Ang, K. S., Benarbia, S., Boulahrouz, R., Stanescu, C., Charasse, C., Le Cacheux, P., & Simon, P. (1999). [Arterial hypertension in the hemodialysis patient. A model of salt-sensitive hypertension in man]. Archives Des Maladies Du Coeur Et Des Vaisseaux, 92(8), 1023-6.
Ang KS, et al. [Arterial Hypertension in the Hemodialysis Patient. a Model of Salt-sensitive Hypertension in Man]. Arch Mal Coeur Vaiss. 1999;92(8):1023-6. PubMed PMID: 10486658.
* Article titles in AMA citation format should be in sentence-case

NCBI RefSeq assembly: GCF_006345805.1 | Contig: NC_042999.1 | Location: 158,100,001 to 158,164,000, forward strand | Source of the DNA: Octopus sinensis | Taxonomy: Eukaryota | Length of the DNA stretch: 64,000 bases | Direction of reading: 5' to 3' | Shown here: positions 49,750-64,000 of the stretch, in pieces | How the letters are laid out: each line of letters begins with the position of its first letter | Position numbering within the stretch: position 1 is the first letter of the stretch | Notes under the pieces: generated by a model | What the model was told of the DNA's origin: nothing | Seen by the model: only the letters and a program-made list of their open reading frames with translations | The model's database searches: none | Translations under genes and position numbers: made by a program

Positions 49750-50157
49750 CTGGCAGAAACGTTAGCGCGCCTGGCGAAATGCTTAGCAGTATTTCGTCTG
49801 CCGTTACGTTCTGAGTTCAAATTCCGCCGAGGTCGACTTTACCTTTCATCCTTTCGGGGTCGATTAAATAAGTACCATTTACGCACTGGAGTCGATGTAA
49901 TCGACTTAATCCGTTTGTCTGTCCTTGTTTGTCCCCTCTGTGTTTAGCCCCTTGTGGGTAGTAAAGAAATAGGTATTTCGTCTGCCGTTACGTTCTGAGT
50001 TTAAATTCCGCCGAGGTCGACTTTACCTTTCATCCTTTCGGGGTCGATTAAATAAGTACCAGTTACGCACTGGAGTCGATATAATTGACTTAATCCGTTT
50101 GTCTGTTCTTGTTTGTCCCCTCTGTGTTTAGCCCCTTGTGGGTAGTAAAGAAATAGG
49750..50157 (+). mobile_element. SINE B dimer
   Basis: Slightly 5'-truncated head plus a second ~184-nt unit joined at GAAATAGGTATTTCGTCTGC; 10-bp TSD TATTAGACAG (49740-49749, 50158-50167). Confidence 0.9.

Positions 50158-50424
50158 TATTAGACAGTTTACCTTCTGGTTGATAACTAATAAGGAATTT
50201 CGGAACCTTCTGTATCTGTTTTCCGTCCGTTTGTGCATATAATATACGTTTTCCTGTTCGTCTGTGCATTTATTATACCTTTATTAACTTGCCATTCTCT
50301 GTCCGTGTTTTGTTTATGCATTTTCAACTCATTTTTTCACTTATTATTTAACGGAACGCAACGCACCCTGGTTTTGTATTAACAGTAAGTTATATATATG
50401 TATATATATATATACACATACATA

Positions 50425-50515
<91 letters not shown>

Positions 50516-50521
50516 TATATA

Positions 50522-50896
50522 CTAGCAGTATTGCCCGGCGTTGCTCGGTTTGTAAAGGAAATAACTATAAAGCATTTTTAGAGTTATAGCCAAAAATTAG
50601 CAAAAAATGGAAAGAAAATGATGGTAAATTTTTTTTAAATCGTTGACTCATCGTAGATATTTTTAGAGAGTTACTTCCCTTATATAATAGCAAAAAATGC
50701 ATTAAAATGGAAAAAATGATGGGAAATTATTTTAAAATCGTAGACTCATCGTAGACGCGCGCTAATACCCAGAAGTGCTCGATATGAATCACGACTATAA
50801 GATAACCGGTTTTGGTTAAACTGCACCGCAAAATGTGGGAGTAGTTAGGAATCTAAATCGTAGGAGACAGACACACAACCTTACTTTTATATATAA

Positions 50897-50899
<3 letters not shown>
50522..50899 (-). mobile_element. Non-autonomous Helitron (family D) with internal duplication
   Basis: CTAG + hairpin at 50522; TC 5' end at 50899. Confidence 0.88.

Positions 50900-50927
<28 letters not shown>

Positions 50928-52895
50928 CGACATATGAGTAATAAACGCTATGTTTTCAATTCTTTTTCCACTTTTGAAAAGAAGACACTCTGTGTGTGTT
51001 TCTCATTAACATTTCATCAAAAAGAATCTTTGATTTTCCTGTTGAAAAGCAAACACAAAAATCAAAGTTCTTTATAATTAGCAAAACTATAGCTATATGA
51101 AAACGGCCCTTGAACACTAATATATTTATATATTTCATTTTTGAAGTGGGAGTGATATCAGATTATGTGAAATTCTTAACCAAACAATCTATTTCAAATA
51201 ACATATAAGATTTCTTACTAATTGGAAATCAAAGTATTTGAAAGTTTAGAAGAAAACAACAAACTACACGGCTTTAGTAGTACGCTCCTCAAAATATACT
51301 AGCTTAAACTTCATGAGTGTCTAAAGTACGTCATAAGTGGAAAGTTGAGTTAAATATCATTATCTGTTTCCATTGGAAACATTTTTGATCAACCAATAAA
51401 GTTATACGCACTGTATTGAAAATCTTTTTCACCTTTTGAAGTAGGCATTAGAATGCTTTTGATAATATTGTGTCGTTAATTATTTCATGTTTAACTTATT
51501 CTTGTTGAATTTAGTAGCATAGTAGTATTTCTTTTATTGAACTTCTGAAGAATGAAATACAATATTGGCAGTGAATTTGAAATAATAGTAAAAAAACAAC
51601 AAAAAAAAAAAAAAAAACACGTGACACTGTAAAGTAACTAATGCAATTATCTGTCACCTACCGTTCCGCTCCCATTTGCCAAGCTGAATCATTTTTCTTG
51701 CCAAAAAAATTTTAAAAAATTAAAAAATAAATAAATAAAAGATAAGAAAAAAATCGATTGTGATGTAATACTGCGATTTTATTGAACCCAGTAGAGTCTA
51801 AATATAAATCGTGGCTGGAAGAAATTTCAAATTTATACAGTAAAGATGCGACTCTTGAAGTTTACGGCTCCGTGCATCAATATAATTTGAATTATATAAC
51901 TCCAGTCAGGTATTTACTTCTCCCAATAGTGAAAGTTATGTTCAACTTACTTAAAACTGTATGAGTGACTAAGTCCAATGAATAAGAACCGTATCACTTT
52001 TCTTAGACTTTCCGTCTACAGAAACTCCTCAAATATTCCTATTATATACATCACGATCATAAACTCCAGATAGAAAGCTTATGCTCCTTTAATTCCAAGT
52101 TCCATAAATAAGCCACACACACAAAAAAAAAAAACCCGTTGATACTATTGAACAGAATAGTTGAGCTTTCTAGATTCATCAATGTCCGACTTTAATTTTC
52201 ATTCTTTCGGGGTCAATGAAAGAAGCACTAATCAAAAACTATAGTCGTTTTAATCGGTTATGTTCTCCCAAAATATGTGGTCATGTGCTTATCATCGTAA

TY - JOUR T1 - [Arterial hypertension in the hemodialysis patient. A model of salt-sensitive hypertension in man]. AU - Ang,K S, AU - Benarbia,S, AU - Boulahrouz,R, AU - Stanescu,C, AU - Charasse,C, AU - Le Cacheux,P, AU - Simon,P, PY - 1999/9/16/pubmed PY - 1999/9/16/medline PY - 1999/9/16/entrez SP - 1023 EP - 6 JF - Archives des maladies du coeur et des vaisseaux JO - Arch Mal Coeur Vaiss VL - 92 IS - 8 N2 - In uremic patient treated by hemodialysis (HD), a low potassium intake and a salt load due to diet and or a high sodium concentration in dialysate are often associated to refractory hypertension. Numerous reports in general population, based on epidemiologic and demographic data, have pointed to the relationship between sodium intake and hypertension. The degree of blood pressure fall in patients who have evidence of salt-sensitivity varies directly with the severity of the hypertension, being most prominent in those with higher pressures. Recent studies have suggested that a reduction of dialysate sodium can control hypertension in maintenance haemodialysis patients. In this study, five hypertensive haemodialysis patients were assigned to a regime of lowering the dialysate sodium concentration from 142 to 135 mmol/L in combination with an attempt to lower salt intake by advising the patients to eat a NaCl-restricted diet of no more than 6-8 g/day. During the period under study, dialysis time was kept constant. A significant increase of ultrafiltrate sodium concentration was observed during the first week after lowering the dialysate sodium concentration. Post dialysis systolic and diastolic pressures showed a clear trend to fall (systolic pressure 174 +/- 18 vs 118 +/- 13 mmHg, diastolic pressure 96 +/- 7 vs 75 +/- 13 mmHg) without a change of dry weight. The reduction of the mean arterial pressure on 48 h was demonstrated with ambulatory blood pressure recording. The results of this study suggest that reducing the dialysate sodium concentration lead to a decrease in peripheral resistance. A link between sympathetic overactivity as it is found in haemodialysis patients and sodium load could be a stimulating hypothesis. It is concluded that increasing dialysate sodium in short dialysis is responsible for the high prevalence of arterial hypertension often insufficiently controlled by antihypertensive medication. In hemodialysis patients with refractory hypertension, the lowering of the dialysate sodium concentration is indicated. SN - 0003-9683 UR - https://www.unboundmedicine.com/medline/citation/10486658/[Arterial_hypertension_in_the_hemodialysis_patient__A_model_of_salt_sensitive_hypertension_in_man]_ L2 - https://medlineplus.gov/highbloodpressure.html DB - PRIME DP - Unbound Medicine ER -